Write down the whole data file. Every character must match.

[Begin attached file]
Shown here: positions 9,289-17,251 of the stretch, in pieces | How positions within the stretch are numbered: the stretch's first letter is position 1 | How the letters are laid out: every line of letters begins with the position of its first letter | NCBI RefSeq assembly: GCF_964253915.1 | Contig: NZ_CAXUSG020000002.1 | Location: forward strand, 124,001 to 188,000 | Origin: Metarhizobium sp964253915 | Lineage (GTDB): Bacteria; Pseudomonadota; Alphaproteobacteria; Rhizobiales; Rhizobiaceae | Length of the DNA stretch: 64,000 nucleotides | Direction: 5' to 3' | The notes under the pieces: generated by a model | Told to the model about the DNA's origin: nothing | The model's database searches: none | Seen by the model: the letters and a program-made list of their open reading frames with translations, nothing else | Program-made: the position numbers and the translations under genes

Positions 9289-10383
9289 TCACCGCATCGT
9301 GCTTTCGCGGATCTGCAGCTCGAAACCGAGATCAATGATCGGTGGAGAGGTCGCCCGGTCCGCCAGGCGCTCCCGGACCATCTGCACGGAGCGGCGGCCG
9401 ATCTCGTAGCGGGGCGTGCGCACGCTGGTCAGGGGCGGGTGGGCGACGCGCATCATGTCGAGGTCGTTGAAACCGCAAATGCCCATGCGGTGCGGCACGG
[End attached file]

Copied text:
Shown here: positions 9,289-17,251 of the stretch, in pieces | How positions within the stretch are numbered: the stretch's first letter is position 1 | How the letters are laid out: every line of letters begins with the position of its first letter | NCBI RefSeq assembly: GCF_964253915.1 | Contig: NZ_CAXUSG020000002.1 | Location: forward strand, 124,001 to 188,000 | Origin: Metarhizobium sp964253915 | Lineage (GTDB): Bacteria; Pseudomonadota; Alphaproteobacteria; Rhizobiales; Rhizobiaceae | Length of the DNA stretch: 64,000 nucleotides | Direction: 5' to 3' | The notes under the pieces: generated by a model | Told to the model about the DNA's origin: nothing | The model's database searches: none | Seen by the model: the letters and a program-made list of their open reading frames with translations, nothing else | Program-made: the position numbers and the translations under genes

Positions 9289-10383
9289 TCACCGCATCGT
9301 GCTTTCGCGGATCTGCAGCTCGAAACCGAGATCAATGATCGGTGGAGAGGTCGCCCGGTCCGCCAGGCGCTCCCGGACCATCTGCACGGAGCGGCGGCCG
9401 ATCTCGTAGCGGGGCGTGCGCACGCTGGTCAGGGGCGGGTGGGCGACGCGCATCATGTCGAGGTCGTTGAAACCGCAAATGCCCATGCGGTGCGGCACGG